It is a big village, sprawls drowsily outwards from a medieval core into strips of bungalows. Whatever is underneath the nucleus is hidden for now; if it is as old as the name might suggest, if we assume the name is local, this may be one of the few in the area with a foot still in pre-roman times, something hinted at nearby in the Wealh’s cot of Walcot. The Creig or cliff of North and South Creake and in the Udsos of the river name Ouse. Beyond the quiet lawns and painted fences to the North of the village, in the fields there are the shadows of barrows and burial mounds, the whisper of a Roman or Iron age settlement, detail so far undisclosed even by the steady tick-tock sway of the detectorists. Field-walking has offered up a few clues, mostly pottery. There’s been flint, but flint in it’s many forms is like sugar sprinkled on a cake in Norfolk, in an area which had an economy built on it, mined the stuff, built with it. The fields are full of plough shatter, so much so it’s almost difficult to spot anything worked until you get your eye in, spotting the bulbs and fractures of a human struck surface, the nicks of an antler-hammers and picks on a toothed edge.
This is another one of those old haunts. friends lived and worked; One drove aggregate lorries to-and-fro from depot to quarry and back again, setting out where the old adumbrations of the ice waters, the glacial rivers and lakes dry-flow under the till to where they made the concrete which now makes us flood. We used to cycle up Swafield Rise and meet up in one of the bungalows now lost in a row somewhere, a memory gone. We messed about listening to music, re-reading old copies of Sounds and NME. I silently in that way of the 14 year old innocent fancied my mate’s older more sophisticated sister something rotten.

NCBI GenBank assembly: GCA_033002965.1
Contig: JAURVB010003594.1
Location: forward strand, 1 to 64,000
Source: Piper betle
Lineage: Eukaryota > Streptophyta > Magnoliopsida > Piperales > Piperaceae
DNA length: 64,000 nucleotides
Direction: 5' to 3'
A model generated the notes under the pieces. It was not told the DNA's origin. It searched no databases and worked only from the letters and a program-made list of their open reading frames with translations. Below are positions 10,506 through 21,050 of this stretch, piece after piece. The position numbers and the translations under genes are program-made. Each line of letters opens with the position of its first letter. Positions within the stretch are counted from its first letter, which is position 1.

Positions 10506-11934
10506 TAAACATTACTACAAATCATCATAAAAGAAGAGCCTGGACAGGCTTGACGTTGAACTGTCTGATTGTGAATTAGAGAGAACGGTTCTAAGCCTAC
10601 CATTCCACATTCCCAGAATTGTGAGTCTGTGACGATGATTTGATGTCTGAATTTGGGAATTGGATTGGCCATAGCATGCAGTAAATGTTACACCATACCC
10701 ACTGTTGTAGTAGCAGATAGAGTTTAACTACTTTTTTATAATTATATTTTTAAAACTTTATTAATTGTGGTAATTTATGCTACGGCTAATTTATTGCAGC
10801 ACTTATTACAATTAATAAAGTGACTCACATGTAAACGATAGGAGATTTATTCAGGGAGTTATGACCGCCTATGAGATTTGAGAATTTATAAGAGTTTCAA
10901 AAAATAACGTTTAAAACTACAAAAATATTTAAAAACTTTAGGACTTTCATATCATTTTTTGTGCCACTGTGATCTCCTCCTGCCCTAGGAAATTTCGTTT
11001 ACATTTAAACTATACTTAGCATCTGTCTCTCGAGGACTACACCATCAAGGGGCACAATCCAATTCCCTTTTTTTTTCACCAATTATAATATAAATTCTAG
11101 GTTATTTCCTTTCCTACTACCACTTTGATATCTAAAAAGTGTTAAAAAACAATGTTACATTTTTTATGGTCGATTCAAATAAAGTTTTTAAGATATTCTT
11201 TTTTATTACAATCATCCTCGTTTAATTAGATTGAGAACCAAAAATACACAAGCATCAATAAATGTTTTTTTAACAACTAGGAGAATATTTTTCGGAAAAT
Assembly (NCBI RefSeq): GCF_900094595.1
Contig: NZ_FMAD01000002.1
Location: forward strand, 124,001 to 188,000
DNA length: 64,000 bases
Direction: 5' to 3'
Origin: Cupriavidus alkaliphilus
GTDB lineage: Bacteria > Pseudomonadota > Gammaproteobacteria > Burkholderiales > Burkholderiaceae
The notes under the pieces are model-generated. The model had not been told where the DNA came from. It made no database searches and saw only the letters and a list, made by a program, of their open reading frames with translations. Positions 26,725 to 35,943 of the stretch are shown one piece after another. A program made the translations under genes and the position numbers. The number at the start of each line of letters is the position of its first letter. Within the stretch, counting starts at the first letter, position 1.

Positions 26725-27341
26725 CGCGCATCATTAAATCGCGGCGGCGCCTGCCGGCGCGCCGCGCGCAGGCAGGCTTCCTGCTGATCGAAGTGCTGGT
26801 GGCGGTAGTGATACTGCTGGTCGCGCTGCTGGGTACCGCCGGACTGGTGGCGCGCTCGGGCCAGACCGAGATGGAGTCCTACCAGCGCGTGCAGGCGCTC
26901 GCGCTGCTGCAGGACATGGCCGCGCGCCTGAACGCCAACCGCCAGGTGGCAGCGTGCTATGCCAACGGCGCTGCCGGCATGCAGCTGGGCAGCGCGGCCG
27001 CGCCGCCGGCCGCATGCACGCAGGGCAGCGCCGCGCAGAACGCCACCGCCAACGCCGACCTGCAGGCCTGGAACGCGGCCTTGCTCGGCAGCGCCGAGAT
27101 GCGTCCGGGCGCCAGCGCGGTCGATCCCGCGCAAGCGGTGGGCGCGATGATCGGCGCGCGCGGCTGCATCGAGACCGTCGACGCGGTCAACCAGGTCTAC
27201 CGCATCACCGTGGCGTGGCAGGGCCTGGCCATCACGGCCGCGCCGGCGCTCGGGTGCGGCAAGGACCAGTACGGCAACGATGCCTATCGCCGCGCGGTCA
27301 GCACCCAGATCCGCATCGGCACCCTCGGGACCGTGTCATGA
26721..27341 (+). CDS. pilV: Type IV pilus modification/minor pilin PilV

On the odd occasion when we were allowed access, we stared dumbfounded at his dad’s collection of model kits in the loft. A middle-aged, bearded Irish man, obsessed by the Fleet Air Arm, his lifetime hobby was a huge squadron in the same dark blues and greys, meticulously created in 1/72 scale styrene, obsessively recording each type of aeroplane flown laid out in ranks on a huge chipboard table. A wardrobe overflowed with the ingredients for more recipes; detailing sets, unmade kits, cement, tools and paints. Maybe we outwardly sniffed a tiny bit, teenagers know what’s coolest after all, but I admired it and him.